"There is nothing irrational about love," asserts the economist Tim Harford. He also, more provocatively, poses that the behaviour of smokers, gamblers, racists and revolutionaries might also comply to economic logic. Then why do we not usually class such activities as being rational? Much of today's conventional wisdom is shallow, retorts Harford. In lucid language, he peels away layers of confusing complexity to reveal what he believes is the misunderstood truth, economic at core.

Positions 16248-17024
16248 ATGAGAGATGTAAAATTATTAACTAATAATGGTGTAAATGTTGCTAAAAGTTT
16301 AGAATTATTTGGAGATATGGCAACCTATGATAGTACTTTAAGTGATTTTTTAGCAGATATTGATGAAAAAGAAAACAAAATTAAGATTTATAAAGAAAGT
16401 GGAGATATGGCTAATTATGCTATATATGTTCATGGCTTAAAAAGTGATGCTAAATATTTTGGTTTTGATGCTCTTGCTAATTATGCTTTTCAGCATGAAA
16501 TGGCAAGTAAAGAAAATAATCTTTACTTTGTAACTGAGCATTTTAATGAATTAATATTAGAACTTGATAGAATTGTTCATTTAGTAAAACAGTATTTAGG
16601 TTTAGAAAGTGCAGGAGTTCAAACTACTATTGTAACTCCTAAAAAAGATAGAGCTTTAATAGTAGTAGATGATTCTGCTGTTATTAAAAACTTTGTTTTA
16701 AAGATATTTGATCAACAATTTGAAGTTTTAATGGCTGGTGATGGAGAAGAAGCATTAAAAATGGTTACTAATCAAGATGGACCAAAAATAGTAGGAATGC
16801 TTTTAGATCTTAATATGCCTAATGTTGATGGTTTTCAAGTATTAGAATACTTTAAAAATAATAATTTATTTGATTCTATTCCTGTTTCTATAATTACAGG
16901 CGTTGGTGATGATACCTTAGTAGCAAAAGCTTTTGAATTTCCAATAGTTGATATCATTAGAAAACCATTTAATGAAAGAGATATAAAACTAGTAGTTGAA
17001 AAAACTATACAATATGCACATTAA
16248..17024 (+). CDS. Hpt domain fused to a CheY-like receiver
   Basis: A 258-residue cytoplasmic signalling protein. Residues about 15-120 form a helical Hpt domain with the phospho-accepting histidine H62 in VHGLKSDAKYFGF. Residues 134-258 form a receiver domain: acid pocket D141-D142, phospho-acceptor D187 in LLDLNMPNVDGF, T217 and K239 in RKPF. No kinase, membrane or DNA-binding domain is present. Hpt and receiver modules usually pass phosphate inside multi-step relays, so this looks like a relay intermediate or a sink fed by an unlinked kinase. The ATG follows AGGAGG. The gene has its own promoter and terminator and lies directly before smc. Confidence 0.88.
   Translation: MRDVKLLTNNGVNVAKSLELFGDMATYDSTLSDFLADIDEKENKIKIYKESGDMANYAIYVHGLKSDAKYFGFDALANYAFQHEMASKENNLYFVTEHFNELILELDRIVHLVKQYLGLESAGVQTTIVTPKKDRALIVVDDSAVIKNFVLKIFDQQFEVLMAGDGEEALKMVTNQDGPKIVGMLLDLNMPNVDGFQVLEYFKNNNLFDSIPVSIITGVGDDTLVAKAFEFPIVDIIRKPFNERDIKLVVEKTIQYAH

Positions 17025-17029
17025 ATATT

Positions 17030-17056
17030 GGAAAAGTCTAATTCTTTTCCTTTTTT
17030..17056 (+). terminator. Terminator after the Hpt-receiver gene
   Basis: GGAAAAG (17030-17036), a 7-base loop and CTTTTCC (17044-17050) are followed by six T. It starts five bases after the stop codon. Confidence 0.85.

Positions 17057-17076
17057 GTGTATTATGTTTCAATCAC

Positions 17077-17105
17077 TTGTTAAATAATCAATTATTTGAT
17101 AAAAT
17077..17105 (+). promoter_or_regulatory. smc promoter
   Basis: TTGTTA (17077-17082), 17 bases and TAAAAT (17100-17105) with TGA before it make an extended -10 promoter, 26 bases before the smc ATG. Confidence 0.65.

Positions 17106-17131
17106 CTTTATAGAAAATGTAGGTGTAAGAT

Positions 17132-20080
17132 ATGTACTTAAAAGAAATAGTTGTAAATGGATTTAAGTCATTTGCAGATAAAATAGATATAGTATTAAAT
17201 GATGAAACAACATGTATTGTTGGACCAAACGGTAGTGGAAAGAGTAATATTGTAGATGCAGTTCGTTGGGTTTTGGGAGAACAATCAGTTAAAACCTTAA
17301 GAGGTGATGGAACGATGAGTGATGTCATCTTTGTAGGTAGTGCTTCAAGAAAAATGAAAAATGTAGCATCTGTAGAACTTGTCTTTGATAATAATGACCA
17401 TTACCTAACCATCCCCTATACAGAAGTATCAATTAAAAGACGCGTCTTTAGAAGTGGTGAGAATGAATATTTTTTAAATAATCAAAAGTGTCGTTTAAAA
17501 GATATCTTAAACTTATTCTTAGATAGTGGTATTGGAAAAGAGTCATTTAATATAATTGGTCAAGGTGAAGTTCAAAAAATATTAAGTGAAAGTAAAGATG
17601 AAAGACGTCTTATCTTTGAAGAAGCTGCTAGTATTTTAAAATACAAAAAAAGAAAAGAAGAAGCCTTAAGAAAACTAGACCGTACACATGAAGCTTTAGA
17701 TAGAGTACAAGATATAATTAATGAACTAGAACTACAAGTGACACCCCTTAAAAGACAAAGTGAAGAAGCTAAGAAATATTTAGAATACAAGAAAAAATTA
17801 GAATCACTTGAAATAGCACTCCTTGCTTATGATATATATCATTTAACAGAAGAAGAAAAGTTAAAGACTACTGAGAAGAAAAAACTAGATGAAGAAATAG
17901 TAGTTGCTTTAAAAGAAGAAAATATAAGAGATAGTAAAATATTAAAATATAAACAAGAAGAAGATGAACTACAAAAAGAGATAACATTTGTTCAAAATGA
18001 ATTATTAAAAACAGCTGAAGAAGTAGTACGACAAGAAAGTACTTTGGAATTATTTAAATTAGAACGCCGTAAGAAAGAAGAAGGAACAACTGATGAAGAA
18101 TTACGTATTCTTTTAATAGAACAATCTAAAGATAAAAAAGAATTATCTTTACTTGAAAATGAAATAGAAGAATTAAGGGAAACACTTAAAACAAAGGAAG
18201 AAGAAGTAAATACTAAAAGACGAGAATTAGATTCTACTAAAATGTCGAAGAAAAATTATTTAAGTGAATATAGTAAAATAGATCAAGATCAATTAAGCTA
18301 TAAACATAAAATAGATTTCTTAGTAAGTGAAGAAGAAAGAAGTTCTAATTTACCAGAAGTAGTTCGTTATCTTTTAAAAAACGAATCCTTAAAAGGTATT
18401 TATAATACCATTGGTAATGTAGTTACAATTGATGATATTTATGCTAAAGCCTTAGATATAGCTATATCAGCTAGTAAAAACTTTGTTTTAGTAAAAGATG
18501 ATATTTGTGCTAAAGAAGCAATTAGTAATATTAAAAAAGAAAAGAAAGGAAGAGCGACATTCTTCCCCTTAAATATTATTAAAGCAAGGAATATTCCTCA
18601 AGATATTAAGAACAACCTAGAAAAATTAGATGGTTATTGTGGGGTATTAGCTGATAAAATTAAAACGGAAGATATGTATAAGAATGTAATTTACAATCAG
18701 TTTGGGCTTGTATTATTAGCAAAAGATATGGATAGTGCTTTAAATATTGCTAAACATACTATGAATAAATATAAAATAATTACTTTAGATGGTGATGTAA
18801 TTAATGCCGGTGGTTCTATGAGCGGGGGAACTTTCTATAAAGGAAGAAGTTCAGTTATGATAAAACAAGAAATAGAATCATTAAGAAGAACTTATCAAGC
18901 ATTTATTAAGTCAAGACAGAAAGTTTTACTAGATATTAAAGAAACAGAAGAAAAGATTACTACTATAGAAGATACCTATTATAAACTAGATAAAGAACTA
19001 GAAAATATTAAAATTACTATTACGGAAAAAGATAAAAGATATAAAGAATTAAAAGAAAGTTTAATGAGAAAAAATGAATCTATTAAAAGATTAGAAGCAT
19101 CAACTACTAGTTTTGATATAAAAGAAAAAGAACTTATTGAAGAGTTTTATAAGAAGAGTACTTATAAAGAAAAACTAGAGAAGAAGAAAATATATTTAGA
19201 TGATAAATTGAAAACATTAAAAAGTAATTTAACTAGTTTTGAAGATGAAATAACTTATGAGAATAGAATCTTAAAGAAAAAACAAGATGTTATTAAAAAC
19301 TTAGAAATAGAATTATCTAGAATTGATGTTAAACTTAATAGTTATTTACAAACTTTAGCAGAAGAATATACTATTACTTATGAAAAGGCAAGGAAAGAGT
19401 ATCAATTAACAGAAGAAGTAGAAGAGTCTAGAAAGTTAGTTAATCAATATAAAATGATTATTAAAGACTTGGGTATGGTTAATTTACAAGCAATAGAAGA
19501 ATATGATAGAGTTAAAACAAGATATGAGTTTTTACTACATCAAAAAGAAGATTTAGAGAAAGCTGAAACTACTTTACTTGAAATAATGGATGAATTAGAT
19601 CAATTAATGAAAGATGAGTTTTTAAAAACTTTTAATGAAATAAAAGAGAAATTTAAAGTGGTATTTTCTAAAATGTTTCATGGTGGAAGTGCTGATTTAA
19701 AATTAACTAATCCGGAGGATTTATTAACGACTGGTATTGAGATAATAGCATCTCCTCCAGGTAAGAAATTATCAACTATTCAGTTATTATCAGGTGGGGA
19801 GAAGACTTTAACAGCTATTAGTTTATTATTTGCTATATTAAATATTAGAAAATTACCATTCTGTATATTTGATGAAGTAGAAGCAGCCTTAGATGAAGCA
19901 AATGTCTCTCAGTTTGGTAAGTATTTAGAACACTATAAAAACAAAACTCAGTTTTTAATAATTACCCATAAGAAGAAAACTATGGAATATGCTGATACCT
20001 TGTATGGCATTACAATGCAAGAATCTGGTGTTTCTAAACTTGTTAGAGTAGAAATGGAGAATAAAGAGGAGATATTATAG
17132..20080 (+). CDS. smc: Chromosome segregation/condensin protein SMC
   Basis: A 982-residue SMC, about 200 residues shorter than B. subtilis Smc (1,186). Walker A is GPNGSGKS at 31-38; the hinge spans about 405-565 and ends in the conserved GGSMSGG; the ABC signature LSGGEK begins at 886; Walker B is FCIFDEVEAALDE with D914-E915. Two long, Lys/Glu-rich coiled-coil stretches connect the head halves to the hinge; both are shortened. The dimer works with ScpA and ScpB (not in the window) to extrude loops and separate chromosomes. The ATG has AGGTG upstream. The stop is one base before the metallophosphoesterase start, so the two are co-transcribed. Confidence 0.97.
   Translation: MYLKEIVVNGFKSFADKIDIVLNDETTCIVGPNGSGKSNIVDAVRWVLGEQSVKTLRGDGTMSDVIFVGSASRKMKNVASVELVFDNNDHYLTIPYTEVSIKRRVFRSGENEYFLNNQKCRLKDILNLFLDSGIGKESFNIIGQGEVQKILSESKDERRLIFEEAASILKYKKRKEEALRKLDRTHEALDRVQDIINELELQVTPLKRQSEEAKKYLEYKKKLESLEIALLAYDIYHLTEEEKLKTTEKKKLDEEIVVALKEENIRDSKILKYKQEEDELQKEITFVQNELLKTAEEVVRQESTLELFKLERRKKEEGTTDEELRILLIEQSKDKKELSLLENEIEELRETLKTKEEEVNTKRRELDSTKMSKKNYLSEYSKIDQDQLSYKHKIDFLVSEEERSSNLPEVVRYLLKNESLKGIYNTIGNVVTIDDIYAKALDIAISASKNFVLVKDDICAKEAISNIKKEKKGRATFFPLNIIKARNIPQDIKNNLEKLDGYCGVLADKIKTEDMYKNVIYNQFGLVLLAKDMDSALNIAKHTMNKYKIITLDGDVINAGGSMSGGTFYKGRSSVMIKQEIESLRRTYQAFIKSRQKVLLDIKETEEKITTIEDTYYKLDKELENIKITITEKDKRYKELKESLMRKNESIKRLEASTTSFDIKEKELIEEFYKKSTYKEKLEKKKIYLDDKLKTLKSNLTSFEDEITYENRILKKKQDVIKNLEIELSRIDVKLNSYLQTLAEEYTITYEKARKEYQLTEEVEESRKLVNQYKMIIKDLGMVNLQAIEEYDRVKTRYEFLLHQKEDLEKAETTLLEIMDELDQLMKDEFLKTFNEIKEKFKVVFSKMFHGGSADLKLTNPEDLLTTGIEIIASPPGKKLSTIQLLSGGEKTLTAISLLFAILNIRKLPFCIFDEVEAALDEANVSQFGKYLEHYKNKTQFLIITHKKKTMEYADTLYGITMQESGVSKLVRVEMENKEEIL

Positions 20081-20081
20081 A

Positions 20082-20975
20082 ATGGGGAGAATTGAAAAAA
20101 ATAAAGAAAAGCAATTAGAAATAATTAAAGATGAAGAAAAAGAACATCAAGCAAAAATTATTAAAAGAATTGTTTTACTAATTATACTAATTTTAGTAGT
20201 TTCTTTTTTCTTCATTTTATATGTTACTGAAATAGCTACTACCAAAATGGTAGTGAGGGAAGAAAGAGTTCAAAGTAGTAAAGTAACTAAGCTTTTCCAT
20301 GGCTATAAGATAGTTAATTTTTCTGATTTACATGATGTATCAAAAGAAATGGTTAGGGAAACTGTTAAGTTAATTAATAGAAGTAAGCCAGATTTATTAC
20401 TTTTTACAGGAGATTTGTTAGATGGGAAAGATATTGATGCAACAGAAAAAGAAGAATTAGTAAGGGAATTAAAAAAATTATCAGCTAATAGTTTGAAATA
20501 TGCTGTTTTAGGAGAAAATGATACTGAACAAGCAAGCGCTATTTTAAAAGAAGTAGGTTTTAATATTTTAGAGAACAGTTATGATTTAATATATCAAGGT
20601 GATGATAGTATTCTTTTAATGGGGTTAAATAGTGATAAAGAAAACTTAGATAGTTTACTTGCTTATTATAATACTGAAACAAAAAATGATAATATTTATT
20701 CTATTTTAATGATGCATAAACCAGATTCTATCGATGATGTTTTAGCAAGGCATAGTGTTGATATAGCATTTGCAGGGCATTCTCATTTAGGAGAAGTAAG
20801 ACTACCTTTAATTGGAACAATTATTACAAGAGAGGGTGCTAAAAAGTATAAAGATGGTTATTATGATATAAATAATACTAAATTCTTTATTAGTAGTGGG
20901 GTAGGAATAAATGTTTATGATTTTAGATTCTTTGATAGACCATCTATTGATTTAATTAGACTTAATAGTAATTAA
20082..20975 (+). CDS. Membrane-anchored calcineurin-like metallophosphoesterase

The author is adamant that "rational people respond to trade-offs and to incentives". He attempts to illustrate this in a broad array of contexts: the author's home town of London, office life with bullying bosses and backstabbing rivals, a casino in Las Vegas. Although reason can be highly destructive, he argues, rational behaviour shapes the entire history of human civilisation. His theories aren't always entirely convincing but it would be unreasonable not to admit that this is an engaging and thought-provoking book.